The importance of personal Bible notes
In my last post, I mentioned that I spoke at BibleTech:2010 about user annotations in Bible software. In this post, I want to talk about why I felt support for personal notes was important, and why it wasn’t enough to just use someone else’s notes.
In my presentation, I gave the following reasons why annotations are important:
- Makes the Bible text personal and real to you.
- Reinforces understanding of the text.
- Enables you to act on what you have learned in a real situation.
- Enables you to find the truth yourself.
I’m not sure if I realised it at the time, but my opinion of what was important in Bible study came largely from my upbringing as a Christadelphian. And this affected how I viewed Bible software.
In speaking at an ecumenical conference I was following a new trail, one far from the Christadelphian norm. I doubt that any other Christadelphians have spoken at BibleTech before or since. But I was still bound by Christadelphian principles. And that is nowhere better shown than in my final point: “Enables you to find the truth yourself.”
I don’t know whether I meant it this way, but I knew Christadelphians had The Truth (and most other Christians didn’t - probably including everyone in the audience). We were a community of Bible students with no central authority, and we were each meant to find the truth for ourselves.
Of course, in practice it wasn’t so simple. We used to joke that we had to study the scriptures independently and come to exactly the same conclusion as everyone else. But we did really think that anyone who studied the Bible with a truly open mind would come to the same conclusion as us. All this in spite of the fact that most Christians disagreed with the Christadelphian view, including plenty of knowledgeable Bible students.
In standing with this philosophy of personal study, I was also standing against what I perceived as the “Logos philosophy”. Logos was the largest company in the Bible software industry, and had organised and sponsored BibleTech. But, while I admired much of what Logos software could do, I was unconvinced by the methods of Bible study they encouraged.
Logos allowed users to build up a large library of Bibles, commentaries, and other resources, and then efficiently search and compare those resources. They talked about the “network effect”: the resources were more valuable when they were used together and linked together. For any passage or concept you could easily find and compare the views of great theologians throughout the ages. This led to a much more centralised view with recognised experts, rather than the decentralised Christadelphian notion of everyone having to seek out the truth for themselves. It was similar to the church councils making important decisions on doctrine through the ages - decisions that as a Christadelphian I considered wrong.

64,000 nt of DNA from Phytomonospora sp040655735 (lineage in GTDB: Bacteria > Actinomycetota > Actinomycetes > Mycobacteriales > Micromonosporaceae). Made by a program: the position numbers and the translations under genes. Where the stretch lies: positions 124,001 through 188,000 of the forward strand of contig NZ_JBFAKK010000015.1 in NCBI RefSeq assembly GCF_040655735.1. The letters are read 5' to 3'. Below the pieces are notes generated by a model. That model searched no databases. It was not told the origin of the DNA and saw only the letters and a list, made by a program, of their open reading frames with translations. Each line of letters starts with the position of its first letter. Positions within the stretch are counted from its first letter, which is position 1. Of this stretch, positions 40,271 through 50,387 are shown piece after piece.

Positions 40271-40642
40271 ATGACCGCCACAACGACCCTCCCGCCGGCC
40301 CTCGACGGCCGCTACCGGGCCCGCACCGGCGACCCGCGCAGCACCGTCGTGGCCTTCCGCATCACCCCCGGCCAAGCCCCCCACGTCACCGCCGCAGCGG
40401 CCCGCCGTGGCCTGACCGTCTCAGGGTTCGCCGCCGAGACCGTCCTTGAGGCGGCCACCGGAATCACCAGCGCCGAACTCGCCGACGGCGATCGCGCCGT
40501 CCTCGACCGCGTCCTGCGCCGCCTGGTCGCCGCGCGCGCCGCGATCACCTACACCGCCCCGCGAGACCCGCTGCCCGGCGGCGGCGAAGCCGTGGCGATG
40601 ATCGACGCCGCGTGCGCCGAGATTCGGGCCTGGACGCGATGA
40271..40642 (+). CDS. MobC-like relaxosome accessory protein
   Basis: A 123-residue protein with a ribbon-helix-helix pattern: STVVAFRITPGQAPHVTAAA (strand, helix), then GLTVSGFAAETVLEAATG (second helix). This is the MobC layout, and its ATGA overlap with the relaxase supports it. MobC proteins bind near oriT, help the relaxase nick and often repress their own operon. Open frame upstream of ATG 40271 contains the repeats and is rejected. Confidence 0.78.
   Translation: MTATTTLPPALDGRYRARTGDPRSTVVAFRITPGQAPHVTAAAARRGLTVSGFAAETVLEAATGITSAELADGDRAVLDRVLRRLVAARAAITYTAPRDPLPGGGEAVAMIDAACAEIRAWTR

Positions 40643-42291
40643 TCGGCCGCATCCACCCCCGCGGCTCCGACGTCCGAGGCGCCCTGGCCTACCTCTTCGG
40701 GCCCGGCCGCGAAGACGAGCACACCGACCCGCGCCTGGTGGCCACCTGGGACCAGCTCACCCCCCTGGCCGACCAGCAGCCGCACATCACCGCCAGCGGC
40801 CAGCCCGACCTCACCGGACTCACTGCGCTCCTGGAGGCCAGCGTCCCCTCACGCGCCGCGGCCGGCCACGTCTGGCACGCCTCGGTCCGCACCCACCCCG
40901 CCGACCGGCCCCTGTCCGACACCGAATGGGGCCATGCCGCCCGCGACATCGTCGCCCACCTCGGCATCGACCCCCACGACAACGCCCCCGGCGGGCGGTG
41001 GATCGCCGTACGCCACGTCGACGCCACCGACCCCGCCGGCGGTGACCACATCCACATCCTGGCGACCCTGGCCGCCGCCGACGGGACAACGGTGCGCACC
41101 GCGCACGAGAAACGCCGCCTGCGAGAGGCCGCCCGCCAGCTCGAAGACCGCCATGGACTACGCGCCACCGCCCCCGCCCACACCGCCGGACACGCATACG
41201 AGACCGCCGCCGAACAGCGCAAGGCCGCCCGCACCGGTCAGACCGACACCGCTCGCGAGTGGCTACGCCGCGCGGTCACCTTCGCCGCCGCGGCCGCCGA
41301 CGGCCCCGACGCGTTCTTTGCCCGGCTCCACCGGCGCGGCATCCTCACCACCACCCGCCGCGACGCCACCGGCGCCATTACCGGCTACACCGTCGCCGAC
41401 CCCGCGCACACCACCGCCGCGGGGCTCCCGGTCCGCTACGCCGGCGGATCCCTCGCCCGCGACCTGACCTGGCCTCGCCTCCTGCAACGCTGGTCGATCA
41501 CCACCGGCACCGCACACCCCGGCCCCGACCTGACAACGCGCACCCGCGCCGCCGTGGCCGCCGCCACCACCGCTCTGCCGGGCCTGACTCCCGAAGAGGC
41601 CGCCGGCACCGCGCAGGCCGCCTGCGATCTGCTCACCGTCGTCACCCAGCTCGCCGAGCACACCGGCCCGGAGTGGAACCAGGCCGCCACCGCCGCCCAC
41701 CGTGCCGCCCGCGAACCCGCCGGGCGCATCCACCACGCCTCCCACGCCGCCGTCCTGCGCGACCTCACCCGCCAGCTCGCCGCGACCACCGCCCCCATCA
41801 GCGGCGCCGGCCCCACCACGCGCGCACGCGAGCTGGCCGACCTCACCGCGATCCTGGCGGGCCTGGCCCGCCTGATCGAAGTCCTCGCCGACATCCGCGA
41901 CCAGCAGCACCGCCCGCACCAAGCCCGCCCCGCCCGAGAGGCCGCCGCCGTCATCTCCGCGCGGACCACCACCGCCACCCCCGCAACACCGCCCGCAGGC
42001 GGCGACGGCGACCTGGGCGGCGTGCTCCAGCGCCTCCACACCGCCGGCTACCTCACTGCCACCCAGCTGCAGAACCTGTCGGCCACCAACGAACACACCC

My point was that you can’t just look to the experts: you have to take ownership of your own opinions. I wasn’t against consulting other people’s opinions, but I was against that being the principal Bible study method used. Instead, I preferred to try and figure out my own interpretation, then look at other sources to try and find my blind spots.
A major advantage of this was that I was better able to remember and apply what I learnt. I can still remember key points of many of the talks I have given over the last 10 years. I’m sure there are very few things I read in commentaries over that time that I remember. I wasn’t the world’s greatest expert on the Bible, and I’m sure some of the points I made were arguments from ignorance. But it was still more useful than having hundreds of valuable opinions locked up in a library somewhere that I didn’t read and couldn’t apply in my life.
My other concern with the Logos model was the expense. Expert views don’t come cheap, especially if you want a thorough, well-balanced library. Studying the Bible text and coming to my own conclusions may have taken time, but it didn’t cost me anything.
And this wasn’t just about me: I may have been a member of a very exclusive denomination, but I thought the Bible was important and wanted it to be available to everyone. I made my software freely available, and I wanted people to be able to study the Bible with it, come to their own conclusions, and record them for later reference. And yes, I must have hoped that those conclusions would be the same as mine. But that was secondary to the fact that they cared enough to study the Bible at all.
We software developers can easily get caught up in details, but that was my real goal: to make tools freely available that would help people discover and internalise the truth of the Bible. To turn it from words on a screen to a message that would change lives. What better vision could there be?